Today’s students, more than any other generation, have the opportunity to be “citizens of the world” and impact international relations, the Honorable Dina Habib Powell told SMU students April 4 during her presentation, “Changing America’s Face Around the World: Engaging the Global Community.”
Dina Habib Powell and Rick Powell
As the Assistant Secretary of State for Educational and
Cultural Affairs and Deputy Under Secretary of State for Public Diplomacy and
Public Affairs, Powell leads the Bureau of Educational and Cultural Affairs,
which administers exchange programs including the Fulbright and Gilman
Powell, who grew up in Dallas after emigrating from Egypt with her family at age 4, is married to Rick Powell (’89), managing director of Quinn Gillespie & Associates, who is spending the week in SMU’s Division of Corporate Communications & Public Affairs as Executive in Residence.
Here’s a sample of the assistant secretary’s discussion,
which was sponsored by the Tower Center for Political Studies.
What is the government doing to tell America’s story around the world?
Karen Hughes (Under Secretary for Public Diplomacy and Public Affairs) and I have spent the last 18 months trying to do everything we can to structure the government in the right way to tell that story. We’re making sure all of our ambassadors go out and tell that story; they don’t wait for clearances anymore before they do an interview.
We also make technology a huge priority: How do we communicate real time with young people all around the world in their mode of communication? For example, we now have a virtual gateway to Iranian young people where we do blogs and IM-ing with students, and that’s been wildly successful.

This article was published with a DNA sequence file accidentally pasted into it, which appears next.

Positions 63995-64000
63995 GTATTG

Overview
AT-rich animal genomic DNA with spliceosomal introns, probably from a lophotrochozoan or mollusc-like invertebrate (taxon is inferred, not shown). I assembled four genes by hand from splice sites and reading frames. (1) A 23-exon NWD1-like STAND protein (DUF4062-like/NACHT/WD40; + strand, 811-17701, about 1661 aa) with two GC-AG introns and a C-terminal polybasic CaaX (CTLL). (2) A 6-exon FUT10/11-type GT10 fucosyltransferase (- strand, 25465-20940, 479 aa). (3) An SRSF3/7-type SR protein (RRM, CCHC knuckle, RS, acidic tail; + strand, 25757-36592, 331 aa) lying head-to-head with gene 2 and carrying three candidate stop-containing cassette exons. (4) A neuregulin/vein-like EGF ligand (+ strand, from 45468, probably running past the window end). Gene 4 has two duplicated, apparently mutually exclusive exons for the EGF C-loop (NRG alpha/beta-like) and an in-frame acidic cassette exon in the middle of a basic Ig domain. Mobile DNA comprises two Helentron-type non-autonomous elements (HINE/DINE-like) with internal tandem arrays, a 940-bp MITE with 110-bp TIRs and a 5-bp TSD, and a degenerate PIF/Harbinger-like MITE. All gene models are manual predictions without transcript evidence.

We also focus on exchange programs. We believe in the power of these exchanges to affect young people –– teachers, religious leaders, journalists, with a special emphasis on women, who can be the catalyst for change.
A part of the rude awakening of 9/11 was that the United States does need to encourage our students to learn foreign languages and to understand more about the rest of the world. It’s important that we all participate in this thing called public diplomacy. I encourage you to go to our Web site, www.exchanges.state.gov. It’s not the work of government alone.
Communication has become instantaneous and is expected 24/7. How is America handling that?
During the Cold War we were facing another ideological struggle. The importance of that struggle is similar to today, but the messages are very different. That was a case of a closed society, yearning for more information from the Western world, and we were able to be creative about how we gave that information.
Now we’re in an information explosion, with 170 satellite stations in the Arab world, the Internet, blogging – and we’re trying hard to respond.
One thing we’ve done at the State Department is create a Rapid Response Team, which analyzes what’s being said about us all around the world –– at the major TV stations, newspapers, blogs. Then we produce a document, “Fact/Myth,” about what’s really going on and get America’s side of the story out as quickly and as effectively as possible.
Do you encounter skepticism in relaying America’s story?
This is a remarkably tough challenge at a tough time for a lot of people around the world. It is also a long-term challenge.
But it’s important to understand the stakes. I was in the White House on 9/11, when Secret Service ran into my office and said, “Take off your shoes and run right now.”
I was eight months pregnant and waddled out of the White House. … I thought the world was going to end.
Not every decision since then has been perfect, but I know that every decision since that day was made to protect the American people. You just don’t get a second chance to make the right decision.
We have a lot more work to do explaining where we are and what we’re trying to do, but it’s important that we remember that our very way of life is at stake, and it’s going to affect every decision you make and I make.
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